Tests and diagnosisBy Mayo Clinic staff
If your family doctor or pediatrician suspects that your child has cerebral palsy, he or she will order a series of tests to make a diagnosis and rule out other possible causes.
Brain-imaging technologies can reveal areas of damage or abnormal development in the brain. These tests may include the following:
- Magnetic resonance imaging (MRI) uses radio waves and a magnetic field to produce detailed 3-D or cross-sectional images of the brain. This test is painless, but it is noisy and can take up to an hour to complete. Your child will likely receive a mild sedative. An MRI is usually the preferred imaging test.
- Cranial ultrasound uses high-frequency sound waves to obtain images of the brain. An ultrasound doesn't produce a detailed image, but it may be used because it's quick and inexpensive, and it can provide a valuable preliminary assessment of the brain. The ultrasound device is placed over the soft spot (fontanel) on the top of a baby's head.
- Computerized tomography (CT) is a specialized X-ray technology that can produce cross-sectional views of the brain. Scanning is painless and takes about 20 minutes. Because your child will need to be very still during the test, he or she will likely receive a mild sedative.
If your child has had seizures, your doctor may order an electroencephalogram (EEG) to determine if he or she has epilepsy, which often occurs in people with cerebral palsy. In an EEG test, a series of electrodes are affixed to your child's scalp. The EEG records the electrical activity of your child's brain. If he or she has epilepsy, it's common for there to be changes in normal patterns of brain waves.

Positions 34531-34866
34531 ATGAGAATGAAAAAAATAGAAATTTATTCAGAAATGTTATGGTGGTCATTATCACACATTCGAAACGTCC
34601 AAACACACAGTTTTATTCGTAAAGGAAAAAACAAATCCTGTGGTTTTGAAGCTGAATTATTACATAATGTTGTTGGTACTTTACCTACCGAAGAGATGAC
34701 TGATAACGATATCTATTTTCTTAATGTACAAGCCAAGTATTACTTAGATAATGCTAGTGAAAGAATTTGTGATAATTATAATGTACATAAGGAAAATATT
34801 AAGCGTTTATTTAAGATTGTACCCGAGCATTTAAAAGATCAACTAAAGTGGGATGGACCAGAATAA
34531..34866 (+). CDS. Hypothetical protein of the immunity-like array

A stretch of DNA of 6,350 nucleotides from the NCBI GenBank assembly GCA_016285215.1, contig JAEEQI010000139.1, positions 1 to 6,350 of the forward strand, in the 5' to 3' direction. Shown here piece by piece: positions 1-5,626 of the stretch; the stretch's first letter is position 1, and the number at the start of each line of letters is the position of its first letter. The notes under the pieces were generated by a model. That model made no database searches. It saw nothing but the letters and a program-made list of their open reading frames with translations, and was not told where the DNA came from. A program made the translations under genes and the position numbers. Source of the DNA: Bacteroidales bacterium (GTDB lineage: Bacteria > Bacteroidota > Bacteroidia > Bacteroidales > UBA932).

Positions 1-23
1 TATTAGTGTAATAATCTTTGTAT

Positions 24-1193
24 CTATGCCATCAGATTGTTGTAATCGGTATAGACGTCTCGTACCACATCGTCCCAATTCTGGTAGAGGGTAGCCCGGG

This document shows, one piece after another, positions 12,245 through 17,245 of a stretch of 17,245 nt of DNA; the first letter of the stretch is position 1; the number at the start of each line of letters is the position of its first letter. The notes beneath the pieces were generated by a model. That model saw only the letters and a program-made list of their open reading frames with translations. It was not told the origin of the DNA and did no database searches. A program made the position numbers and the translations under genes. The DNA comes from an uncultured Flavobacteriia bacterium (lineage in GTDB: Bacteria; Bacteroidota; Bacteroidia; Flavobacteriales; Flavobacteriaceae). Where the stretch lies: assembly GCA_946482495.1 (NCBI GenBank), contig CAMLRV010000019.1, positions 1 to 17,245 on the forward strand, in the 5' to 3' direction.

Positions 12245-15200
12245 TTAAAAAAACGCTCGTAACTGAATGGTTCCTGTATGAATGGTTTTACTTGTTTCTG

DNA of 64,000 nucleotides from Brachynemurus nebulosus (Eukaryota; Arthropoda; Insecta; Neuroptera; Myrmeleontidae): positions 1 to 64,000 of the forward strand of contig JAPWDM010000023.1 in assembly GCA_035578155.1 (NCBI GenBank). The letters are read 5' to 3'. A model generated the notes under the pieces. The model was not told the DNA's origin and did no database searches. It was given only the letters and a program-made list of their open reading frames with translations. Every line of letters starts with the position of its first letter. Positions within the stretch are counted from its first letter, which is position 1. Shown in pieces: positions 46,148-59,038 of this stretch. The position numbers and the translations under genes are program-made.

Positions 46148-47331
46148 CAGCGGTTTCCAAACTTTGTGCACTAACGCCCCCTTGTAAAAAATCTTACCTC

Your child's blood may need to be checked to rule out other conditions — such as blood-clotting disorders that can cause strokes — that may mimic cerebral palsy signs and symptoms. Lab tests may also screen for genetic or metabolic problems.
If your child is diagnosed with cerebral palsy, you'll likely be referred to specialists for assessments of other conditions that are often associated with the disorder. These tests may identify:
- Vision impairment
- Hearing impairment
- Speech delays or impairments
- Intellectual disabilities or mental retardation
- Other developmental delays
- Cerebral palsy: Hope through research. National Institute of Neurological Disorders and Stroke. http://www.ninds.nih.gov/disorders/cerebral_palsy/detail_cerebral_palsy.htm. Accessed Sept. 27, 2010.
- Evaluating and diagnosing the child with cerebral palsy. American Academy of Neurology. http://www.aan.com/practice/guideline/index.cfm?fuseaction=home.view&guideline=124. Accessed Sept. 27, 2010.
- Cerebral palsy. American Academy of Pediatrics. http://www.healthychildren.org/English/health-issues/conditions/developmental-disabilities/Pages/Cerebral-Palsy.aspx. Accessed Sept. 28, 2010.
- Krigger KW. Cerebral palsy: An overview. American Family Physician. 2006;73:91.
- Ashwal S, et al. Practice parameter: Diagnostic assessment of the child with cerebral palsy: Report of the Quality Standards Subcommittee of the American Academy of Neurology and the Practice Committee of the Child Neurology Society. Neurology. 2004;62:851.
- Cerebral palsy: Drug treatments for spasticity in children and adolescents. American Academy of Neurology. http://www.aan.com/practice/guideline/index.cfm?fuseaction=home.view&guideline=389. Accessed Sept. 27, 2010.
- Delgado MR, et al. Practice parameter: Pharmacologic treatment of spasticity in children and adolescents with cerebral palsy (an evidence-based review): Report of the Quality Standards Subcommittee of the American Academy of Neurology and the Practice Committee of the Child Neurology Society. Neurology. 2010;74:336.
- Information for Healthcare Professionals: OnabotulinumtoxinA (marketed as Botox/Botox Cosmetic), abobotulinumtoxinA (marketed as Dysport) and rimabotulinumtoxinB (marketed as Myobloc). U.S. Food and Drug Administration. http://www.fda.gov/Drugs/DrugSafety/PostmarketDrugSafetyInformationforPatientsandProviders/DrugSafetyInformationforHeathcareProfessionals/ucm174949.htm. Accessed Sept. 30, 2010.
- Patterson MC (expert opinion). Mayo Clinic, Rochester, Minn. Nov. 9, 2010.